ATLANTA — Luke Bennett had narrowed down his options to three choices: Florida State, Georgia and New Hampshire.
The first two possibilities came as a preferred walk-on and the third was a scholarship. However, only one of those schools could give the 5-foot-11 wide receiver a season he would never forget.
A chance to play with his older brother, Stetson.
“A year of playing with ‘Stet,’ I couldn’t give that up for nothing,” Luke told the Post Thursday during the College Football Hall of Fame’s Peach Bowl media day. “I was given the opportunity and I ran with it.”
Due to their six-year age gap – Stetson is 25 and Luke is 19 – the Bennett brothers had never played on the same team, making this season all the more memorable. After helping Georgia win its first national championship since 1980 last January, Stetson has added this year to its hard-to-believe underdog history. The unique walk-on, Georgia’s version of “Rudy,” set career highs in completion percentage (68.1) and yards (3,425) while producing 27 total touchdowns (20 through the air) and finishing fourth in voting for the Heisman Trophy. And Luke was there.
Before each practice, the brothers from Blackshear, a town of 3,500 in southern Georgia, give each other a high-five by crossing each other at the 50-yard line before joining their respective position groups. Occasionally, Luke will catch a pass from Stetson. More importantly, they’re living together this undefeated season, Stetson’s final year at Georgia and Luke’s first.
“It’s awesome,” said Luke. “We played a lot of ball together in the garden, but never a real game or even practiced together. It just reminds you of the good old days.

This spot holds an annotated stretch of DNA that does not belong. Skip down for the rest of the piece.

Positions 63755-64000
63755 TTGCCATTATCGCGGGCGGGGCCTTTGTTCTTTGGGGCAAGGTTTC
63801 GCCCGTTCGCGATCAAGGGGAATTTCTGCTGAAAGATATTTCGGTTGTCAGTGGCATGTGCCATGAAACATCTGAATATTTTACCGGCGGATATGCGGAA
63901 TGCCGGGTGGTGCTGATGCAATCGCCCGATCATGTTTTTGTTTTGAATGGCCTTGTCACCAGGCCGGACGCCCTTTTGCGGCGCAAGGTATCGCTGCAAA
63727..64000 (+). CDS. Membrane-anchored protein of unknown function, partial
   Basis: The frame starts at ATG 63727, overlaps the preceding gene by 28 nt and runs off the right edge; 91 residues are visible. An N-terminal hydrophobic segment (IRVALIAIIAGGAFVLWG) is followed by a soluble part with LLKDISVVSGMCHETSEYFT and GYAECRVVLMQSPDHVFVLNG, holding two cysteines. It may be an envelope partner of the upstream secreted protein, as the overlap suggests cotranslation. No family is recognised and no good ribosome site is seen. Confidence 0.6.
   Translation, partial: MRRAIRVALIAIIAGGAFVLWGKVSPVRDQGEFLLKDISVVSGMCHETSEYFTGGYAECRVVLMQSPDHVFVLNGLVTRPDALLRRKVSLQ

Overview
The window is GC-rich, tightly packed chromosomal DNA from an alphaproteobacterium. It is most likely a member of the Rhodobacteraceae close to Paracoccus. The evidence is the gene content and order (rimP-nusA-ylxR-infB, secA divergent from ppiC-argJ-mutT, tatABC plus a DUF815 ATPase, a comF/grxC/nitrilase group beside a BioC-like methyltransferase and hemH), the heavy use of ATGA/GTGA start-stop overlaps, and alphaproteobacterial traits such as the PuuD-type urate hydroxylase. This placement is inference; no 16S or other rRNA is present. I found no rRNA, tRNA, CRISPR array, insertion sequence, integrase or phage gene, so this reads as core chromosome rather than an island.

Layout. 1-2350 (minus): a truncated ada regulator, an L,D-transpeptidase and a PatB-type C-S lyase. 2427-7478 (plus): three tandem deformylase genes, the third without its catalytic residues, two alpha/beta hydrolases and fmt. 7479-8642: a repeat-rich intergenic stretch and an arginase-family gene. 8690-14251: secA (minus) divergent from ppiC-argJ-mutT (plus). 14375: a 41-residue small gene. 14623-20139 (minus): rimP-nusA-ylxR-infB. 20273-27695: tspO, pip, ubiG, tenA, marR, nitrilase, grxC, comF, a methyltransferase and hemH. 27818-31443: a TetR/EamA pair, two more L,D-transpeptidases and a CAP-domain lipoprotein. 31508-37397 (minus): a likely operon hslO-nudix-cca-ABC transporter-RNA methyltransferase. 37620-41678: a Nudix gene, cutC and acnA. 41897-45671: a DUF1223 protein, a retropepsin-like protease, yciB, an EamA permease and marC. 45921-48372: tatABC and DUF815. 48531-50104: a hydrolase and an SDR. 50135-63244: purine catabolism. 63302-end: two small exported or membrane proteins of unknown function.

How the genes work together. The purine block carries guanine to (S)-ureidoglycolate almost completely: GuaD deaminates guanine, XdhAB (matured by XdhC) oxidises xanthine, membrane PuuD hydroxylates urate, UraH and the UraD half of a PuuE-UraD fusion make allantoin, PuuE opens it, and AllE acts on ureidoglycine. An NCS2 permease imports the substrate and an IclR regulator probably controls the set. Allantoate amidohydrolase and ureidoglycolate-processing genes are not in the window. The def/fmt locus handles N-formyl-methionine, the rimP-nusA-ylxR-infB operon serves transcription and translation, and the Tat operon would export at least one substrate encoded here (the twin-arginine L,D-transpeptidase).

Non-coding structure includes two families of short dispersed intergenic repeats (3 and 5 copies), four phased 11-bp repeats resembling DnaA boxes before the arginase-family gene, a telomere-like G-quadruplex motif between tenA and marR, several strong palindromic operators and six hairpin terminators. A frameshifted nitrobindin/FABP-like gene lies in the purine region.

Stetson added: “I wouldn’t say a miracle, but it almost is. It’s super lucky.
Some would describe Stetson’s journey, within two wins of becoming the rare two-time national championship-winning quarterback, the same way. He started his career in Georgia as an extra, went to college, and returned to SEC school after nearly signing with Louisiana-Lafayette. He was JT Daniels’ replacement last year at the start, but after Daniels suffered an oblique injury that kept him out for a few weeks, Stetson Wally Pipp replaced him, taking over for good.
Stetson, nicknamed “The Mailman” because he once wore a U.S. Postal Service hat at a demo camp while in high school, took some time to think about it this week. If he were to go through all of this at the same time, he probably wouldn’t be sane, Stetson joked. He admitted to disliking some of his trainers at times, believing they held him back on purpose, an opinion Kirby Smart did not necessarily disagree with.
“He overcame so much,” said Georgia coach Smart. “He defeated us. We didn’t put the guy there. He came to meet me and he wanted more reps. We tried to give him more reps. Every spring game he went to with the 3, he was successful. It’s like what more can the guy do?
Even without a second title, Stetson will go down in Georgian tradition as the quarterback who got the Bulldogs through after 41 years. Who defied the odds as an under-recruited, under-qualified prospect, no one gave much of a chance. It’s a role Luke finds himself in now, trying to rise through the ranks in a sea of elite recruits. He doesn’t believe there’s any added pressure on his brother’s footsteps in Georgia. There is inspiration, however.
“He’s a great person to look up to,” Luke said. “It’s motivating, it makes you humble. You learn a lot from him.